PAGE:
Once-daily milking offers the opportunity for a quantum change in the operation of the dairy farm. In particular, once-daily milking provides the major opportunity to reduce costs and increase labour productivity. New Zealand cows (particularly Jerseys) already possess an advantage in favour of once daily milking - that they produce a relatively concentrated milk and therefore have the capacity to accumulate >24 hours-worth of milk production. Nevertheless, short-term trials indicate an average production loss of 21% for once-daily relative to twice-daily milking. Full-lactation trials suggest greater losses of 35-50%, although the productivity of commercial farms milking once-daily throughout lactation is consistent with much smaller losses. There is evidence that cows can adapt to longer milking intervals and this coupled with increased herd size and care to maximise milk removal may restrict yield losses on the farm to less than 10%. Apart from the production loss, other negative consequences of once-daily milking include changes in milk composition, a reduction in milk processing quality and increased somatic cell count. Further, it is not known to what degree, if any, cow comfort is compromised by once-daily milking. If it becomes possible to identify more tolerant breeds or individuals, it may be feasible to reduce milk yield losses still further and ameliorate the changes in milk composition.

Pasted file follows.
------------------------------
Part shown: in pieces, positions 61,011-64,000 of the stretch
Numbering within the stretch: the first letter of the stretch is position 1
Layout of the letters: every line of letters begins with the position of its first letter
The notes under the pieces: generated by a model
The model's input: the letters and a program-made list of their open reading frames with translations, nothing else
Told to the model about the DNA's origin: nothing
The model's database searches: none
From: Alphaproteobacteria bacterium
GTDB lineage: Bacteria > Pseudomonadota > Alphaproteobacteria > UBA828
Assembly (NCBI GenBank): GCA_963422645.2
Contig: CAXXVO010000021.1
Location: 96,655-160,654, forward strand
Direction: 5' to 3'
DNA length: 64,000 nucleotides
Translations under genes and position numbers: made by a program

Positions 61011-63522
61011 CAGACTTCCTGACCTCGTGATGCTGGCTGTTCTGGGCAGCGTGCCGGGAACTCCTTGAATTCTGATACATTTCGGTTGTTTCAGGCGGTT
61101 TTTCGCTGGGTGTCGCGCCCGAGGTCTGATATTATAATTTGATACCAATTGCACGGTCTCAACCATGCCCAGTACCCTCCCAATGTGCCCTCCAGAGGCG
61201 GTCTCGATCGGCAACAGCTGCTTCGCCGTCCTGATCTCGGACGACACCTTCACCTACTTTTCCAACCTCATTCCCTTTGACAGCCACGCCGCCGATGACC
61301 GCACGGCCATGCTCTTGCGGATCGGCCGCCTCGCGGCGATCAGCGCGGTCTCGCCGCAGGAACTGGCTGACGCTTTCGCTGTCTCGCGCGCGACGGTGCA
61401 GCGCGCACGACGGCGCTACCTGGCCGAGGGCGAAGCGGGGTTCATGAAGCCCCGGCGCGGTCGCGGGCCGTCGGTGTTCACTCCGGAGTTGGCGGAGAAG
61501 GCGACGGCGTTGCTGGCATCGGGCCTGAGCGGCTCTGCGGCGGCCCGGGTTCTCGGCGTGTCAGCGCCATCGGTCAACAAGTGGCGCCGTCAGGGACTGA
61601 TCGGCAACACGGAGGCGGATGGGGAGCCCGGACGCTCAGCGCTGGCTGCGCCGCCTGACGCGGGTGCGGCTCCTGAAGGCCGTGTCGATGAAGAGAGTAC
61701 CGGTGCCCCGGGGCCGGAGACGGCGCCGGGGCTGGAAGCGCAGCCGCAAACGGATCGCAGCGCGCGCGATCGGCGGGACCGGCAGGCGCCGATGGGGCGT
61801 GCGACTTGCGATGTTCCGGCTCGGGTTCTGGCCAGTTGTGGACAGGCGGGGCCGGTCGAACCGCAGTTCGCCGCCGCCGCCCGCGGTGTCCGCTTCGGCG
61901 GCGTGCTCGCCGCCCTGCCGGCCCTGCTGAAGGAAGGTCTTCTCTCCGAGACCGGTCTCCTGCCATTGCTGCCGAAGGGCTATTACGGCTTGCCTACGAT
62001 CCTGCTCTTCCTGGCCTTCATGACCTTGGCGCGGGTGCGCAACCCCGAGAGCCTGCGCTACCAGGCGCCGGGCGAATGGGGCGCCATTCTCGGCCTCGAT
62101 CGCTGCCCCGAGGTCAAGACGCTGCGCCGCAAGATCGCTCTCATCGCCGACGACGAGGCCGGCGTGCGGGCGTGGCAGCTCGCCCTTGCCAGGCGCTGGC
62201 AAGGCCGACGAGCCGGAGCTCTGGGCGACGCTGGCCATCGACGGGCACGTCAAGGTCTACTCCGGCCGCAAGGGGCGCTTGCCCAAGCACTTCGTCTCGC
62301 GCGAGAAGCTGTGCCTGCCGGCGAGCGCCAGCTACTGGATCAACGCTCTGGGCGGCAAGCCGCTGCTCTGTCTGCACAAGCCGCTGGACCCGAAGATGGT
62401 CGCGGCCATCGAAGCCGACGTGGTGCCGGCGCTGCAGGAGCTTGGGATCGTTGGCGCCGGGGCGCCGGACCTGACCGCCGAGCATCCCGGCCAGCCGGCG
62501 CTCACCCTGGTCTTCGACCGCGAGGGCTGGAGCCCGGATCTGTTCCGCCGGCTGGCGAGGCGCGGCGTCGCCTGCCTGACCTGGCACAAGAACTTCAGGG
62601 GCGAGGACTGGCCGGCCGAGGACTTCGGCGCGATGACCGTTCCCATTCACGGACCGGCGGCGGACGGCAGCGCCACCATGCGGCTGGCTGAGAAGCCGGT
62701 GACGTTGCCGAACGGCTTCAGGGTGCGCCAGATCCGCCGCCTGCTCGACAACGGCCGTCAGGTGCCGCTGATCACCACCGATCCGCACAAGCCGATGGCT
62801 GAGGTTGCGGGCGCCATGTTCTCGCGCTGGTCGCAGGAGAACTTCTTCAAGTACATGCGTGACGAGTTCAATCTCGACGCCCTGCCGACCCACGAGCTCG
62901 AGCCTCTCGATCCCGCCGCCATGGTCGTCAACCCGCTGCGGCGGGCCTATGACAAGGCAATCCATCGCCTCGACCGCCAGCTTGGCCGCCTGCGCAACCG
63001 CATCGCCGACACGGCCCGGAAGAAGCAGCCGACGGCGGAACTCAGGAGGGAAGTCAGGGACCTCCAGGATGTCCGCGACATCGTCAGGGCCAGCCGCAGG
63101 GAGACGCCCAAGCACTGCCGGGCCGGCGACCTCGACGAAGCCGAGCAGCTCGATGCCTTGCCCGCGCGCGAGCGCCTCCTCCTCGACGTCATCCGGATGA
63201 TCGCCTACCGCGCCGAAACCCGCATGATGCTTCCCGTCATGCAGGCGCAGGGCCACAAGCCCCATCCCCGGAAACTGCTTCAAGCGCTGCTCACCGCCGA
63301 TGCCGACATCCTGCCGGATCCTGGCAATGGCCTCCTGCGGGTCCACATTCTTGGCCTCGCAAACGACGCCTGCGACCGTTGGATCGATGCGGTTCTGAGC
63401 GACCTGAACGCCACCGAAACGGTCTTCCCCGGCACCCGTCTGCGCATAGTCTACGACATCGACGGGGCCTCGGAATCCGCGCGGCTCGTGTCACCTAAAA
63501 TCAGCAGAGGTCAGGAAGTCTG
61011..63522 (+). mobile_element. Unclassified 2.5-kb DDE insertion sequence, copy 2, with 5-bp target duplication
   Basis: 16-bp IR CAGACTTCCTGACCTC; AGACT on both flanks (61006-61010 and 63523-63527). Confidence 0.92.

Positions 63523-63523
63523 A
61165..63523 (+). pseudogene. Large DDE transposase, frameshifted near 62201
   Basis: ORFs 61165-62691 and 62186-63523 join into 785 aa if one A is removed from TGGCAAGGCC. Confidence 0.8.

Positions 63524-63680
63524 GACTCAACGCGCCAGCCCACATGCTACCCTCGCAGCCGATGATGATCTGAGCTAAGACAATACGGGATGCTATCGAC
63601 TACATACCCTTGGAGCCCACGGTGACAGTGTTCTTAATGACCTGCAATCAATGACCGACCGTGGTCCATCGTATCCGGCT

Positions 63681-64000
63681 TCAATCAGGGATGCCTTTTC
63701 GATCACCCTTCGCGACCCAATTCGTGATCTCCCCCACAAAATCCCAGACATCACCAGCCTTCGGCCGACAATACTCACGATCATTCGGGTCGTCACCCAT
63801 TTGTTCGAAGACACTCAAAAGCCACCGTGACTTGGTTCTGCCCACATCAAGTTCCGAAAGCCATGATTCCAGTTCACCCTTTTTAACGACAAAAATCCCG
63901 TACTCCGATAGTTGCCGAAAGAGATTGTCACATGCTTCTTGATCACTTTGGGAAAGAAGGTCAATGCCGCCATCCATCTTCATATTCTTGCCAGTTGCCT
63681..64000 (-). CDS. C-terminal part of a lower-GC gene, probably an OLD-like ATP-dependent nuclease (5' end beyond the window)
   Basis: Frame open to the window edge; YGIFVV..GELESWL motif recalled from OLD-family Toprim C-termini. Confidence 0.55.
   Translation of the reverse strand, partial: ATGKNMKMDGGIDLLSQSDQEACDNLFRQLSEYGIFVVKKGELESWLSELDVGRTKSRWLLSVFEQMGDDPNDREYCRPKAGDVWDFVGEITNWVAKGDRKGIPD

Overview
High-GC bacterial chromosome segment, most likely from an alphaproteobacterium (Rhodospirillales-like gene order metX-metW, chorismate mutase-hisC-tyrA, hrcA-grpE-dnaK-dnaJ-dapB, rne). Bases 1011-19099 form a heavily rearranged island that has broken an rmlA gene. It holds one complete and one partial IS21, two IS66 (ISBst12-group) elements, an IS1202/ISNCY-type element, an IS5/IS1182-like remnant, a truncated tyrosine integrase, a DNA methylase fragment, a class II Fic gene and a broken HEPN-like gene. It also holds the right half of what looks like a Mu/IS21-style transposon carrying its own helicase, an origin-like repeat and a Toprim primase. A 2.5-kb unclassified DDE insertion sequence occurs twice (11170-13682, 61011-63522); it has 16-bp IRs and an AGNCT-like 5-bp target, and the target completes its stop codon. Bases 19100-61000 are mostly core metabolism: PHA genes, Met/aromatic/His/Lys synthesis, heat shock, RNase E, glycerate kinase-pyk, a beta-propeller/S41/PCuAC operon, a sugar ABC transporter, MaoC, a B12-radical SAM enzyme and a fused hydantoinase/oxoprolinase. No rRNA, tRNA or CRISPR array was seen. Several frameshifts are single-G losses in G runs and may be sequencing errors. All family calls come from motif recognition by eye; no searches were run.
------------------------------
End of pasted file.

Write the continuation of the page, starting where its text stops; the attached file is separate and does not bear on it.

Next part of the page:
Proceedings of the New Zealand Society of Animal Production, Volume 58, , 36-40, 1998
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